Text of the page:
– Here, you carefully control the changing speeds of objects to create an animation design that is critical in either 2D or 3D animation, and is equivalent to when you start a car for instance, which normally you start slow at first, and then you speed up afterwards as your car moves.
– In this principle, you must always remember that life in general doesn’t move in a straight line, and neither does it in animation design.
– Most living creatures, like us as human beings, move in “circular paths called arcs” (Ritchie, 2017).
– ‘Arcs’, as such, work along a curved line that adds the “illusion of life” to any animated object, character or text in action, and without ‘arcs’, your animation design would be rigid and robotic which is not reflective of life itself and how we as living creatures generally move.
– ‘Secondary actions’ are movements that support the main action to add more depth particularly to character animation design.
– This step gives more personality and insight to what the character is doing or thinking .
– Timing is another crucial part to animate 2D or in 3D, where you use a timeline to put each frame of action in your animation design.
– This often includes adding sound early in your frames (whether it is music, voice, sound effects, or all of them together) because the ear is more adapted to acute details of timing than the eye is in most cases of animation and visual storytelling.
– This is another principle in animation design that showcases a character or object’s features and actions in extreme or exaggerated forms for “comedic or dramatic effect”.
– Exaggeration can involve distorting facial or body features for instance and or even the character’s very own movements when you animate 2D or in 3D style.
– This is a great animation design technique to increase the appeal or likeability of a character especially, thereby enhancing the visual storytelling of the animation.
– ‘Solid drawing’ is all about ensuring that in the animation design process, the characters or objects you create in a 2D or 3D animated space are designed in various repetitions.
– When you start your character off with a basic shape and then build upon this ‘solid drawing’ shape of your character, then add different clothing items, hair styles, accessories and so on to your initial ‘solid’ or base design of your character and then take them to different aspects of their lifespan and growth as a character.
– Your animated characters should be pleasing to look at and have a “charismatic aspect” to them (Ritchie, 2017); this even applies to the antagonists of your visual storytelling.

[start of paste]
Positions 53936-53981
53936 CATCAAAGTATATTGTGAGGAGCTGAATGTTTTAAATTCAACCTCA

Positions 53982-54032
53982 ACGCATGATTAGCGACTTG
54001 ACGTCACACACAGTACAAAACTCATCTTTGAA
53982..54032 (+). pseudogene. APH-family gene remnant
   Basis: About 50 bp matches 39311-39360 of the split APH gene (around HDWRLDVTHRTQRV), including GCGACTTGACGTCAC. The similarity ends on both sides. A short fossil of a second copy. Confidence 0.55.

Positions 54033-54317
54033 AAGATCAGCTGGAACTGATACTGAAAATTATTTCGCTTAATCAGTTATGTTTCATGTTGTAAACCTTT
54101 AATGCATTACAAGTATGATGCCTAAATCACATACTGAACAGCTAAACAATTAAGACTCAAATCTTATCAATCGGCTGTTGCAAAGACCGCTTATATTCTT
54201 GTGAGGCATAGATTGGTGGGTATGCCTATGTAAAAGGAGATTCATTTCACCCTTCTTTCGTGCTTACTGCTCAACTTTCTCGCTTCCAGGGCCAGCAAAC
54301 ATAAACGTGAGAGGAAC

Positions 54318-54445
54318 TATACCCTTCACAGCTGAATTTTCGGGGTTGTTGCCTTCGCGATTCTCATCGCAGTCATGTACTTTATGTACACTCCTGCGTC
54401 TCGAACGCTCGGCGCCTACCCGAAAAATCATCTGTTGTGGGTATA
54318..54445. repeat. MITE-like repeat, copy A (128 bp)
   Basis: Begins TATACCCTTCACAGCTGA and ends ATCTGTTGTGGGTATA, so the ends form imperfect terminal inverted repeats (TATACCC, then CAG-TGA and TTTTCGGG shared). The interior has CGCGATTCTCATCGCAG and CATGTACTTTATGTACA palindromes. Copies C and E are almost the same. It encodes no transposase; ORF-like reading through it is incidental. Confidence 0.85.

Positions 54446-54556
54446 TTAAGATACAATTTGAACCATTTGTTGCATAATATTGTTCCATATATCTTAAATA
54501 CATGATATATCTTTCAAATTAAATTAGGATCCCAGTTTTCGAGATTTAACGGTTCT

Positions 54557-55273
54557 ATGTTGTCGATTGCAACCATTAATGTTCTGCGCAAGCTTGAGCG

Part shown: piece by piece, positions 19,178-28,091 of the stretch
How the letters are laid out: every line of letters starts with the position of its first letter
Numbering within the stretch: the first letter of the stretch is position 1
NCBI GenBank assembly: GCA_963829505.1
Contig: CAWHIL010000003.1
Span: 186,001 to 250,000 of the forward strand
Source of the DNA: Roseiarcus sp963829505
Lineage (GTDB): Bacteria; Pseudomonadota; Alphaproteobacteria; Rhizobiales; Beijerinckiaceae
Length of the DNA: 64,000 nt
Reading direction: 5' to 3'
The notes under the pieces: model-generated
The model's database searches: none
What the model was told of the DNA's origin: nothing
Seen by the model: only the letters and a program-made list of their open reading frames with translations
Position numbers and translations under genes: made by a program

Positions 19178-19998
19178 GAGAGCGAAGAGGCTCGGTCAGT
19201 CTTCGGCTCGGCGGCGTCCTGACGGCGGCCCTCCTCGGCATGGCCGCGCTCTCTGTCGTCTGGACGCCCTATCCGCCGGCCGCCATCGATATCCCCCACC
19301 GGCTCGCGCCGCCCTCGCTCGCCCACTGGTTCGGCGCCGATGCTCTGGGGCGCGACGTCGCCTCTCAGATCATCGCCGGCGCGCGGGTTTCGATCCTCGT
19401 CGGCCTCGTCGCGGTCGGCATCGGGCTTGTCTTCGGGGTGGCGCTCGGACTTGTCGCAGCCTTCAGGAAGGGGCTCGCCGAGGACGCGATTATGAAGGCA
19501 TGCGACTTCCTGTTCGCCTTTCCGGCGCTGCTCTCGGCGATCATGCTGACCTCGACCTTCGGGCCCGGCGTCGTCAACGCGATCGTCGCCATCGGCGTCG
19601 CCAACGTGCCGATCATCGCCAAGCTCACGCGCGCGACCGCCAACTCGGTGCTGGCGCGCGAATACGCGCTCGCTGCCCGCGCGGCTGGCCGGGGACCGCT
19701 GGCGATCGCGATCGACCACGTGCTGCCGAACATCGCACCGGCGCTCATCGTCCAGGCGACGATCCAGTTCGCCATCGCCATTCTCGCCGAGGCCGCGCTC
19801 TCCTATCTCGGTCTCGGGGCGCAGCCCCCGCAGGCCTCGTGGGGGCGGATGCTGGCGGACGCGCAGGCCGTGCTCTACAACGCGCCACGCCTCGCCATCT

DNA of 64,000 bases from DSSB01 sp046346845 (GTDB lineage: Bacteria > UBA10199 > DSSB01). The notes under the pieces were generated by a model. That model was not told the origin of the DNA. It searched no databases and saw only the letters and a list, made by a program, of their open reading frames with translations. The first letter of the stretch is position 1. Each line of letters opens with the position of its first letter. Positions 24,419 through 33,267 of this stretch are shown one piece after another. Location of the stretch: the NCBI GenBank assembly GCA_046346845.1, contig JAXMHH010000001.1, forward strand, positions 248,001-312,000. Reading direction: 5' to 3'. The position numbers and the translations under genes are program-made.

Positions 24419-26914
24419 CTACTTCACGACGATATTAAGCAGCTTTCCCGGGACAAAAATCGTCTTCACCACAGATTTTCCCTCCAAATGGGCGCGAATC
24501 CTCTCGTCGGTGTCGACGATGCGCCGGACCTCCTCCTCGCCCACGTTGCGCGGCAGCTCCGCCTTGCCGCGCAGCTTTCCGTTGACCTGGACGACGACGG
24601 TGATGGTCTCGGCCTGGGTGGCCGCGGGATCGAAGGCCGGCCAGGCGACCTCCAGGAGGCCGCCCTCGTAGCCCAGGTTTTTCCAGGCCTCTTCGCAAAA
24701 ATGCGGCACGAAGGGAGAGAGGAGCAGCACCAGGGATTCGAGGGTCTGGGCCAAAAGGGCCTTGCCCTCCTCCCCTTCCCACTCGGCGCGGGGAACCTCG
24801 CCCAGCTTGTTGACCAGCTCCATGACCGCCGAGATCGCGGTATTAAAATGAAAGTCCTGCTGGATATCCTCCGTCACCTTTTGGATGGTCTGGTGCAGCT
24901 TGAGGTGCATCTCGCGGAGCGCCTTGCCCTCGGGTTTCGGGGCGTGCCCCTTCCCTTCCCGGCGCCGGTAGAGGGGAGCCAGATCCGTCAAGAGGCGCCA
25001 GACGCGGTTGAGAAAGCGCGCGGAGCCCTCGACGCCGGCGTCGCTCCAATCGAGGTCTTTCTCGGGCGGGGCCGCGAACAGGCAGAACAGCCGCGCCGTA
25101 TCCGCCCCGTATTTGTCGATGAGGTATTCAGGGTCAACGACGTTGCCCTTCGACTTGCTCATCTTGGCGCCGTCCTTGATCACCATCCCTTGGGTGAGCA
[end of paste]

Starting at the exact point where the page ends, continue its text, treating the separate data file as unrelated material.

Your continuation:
– You can give your character a better chance of being appealing by giving them an attractive quality to them, by playing around with different shapes and proportions of characters.
– Creating enlarged eyes for example, is the most defining feature of a character that can go a long way to giving a character personality, while striving for a good balance between detail and simplicity also helps towards this ‘appeal’.
Why Animation Programs for Kids are Beneficial?
When it comes to learning animation design, and as an “audio-visual medium”, it’s highly beneficial as it keeps kids engaged physically as well as mentally. This adds to the development of their technical and creative problem-solving skills (Karandikar, 2021). Also, in the process of learning animation design, kids will have a better understanding of the limitations of the tools they get to use to animate 2D or in 3D, and will be able to plan the development of their animation, all while growing their creativity skills (Karandikar, 2021).
In addition, animation design and animation programs for kids can enhance kids’ technical skills which are extremely beneficial for their school projects, university presentations and endeavours and future career prospects (Karandikar, 2021).
Is animation design a good career for the future?
Animation design is a highly in-demand career path as animators can work in any entertainment-based industry that uses either 3D or 2D animation programs or processes. As such, there are numerous game and animation studios across the globe in need of talented and passionate animators. The video game industry, as a result, needs people with animation design experience to help render concepts and ideas in the production of various games. Furthermore in film production studios, animators are always needed for the creation and production of animated films, or to work on producing CGI and special effects on live-action movies (Tyler, 2022).
In addition to the above, animation design is even in high demand in certain scientific and technical industries. These include web design firms, software companies, the architecture and building technologies industry, science and medical laboratories, colleges and universities, as well as product design firms and manufacturing firms in retail, home and tools. There’s even careers for those with animation design backgrounds in aerospace and for environmental agencies, automotive companies, government agencies, forensic laboratories, and interior design agencies (JMC, 2017).
Recommended animation books for your kids
If your kids wish to start their journey into the animation world. These are the animation books we recommend to them:
- The Animator’s Survival Kit – A Manual of Methods, Principles and Formulas for Classical, Computer, Games, Stop Motion and Internet Animators by Richard Williams
- Animation for Beginners – Getting Started with Animation Filmmaking by Morr Meroz
- Animation for Beginners – Basic Principles of Animation for Motion Graphics by Lisa Lee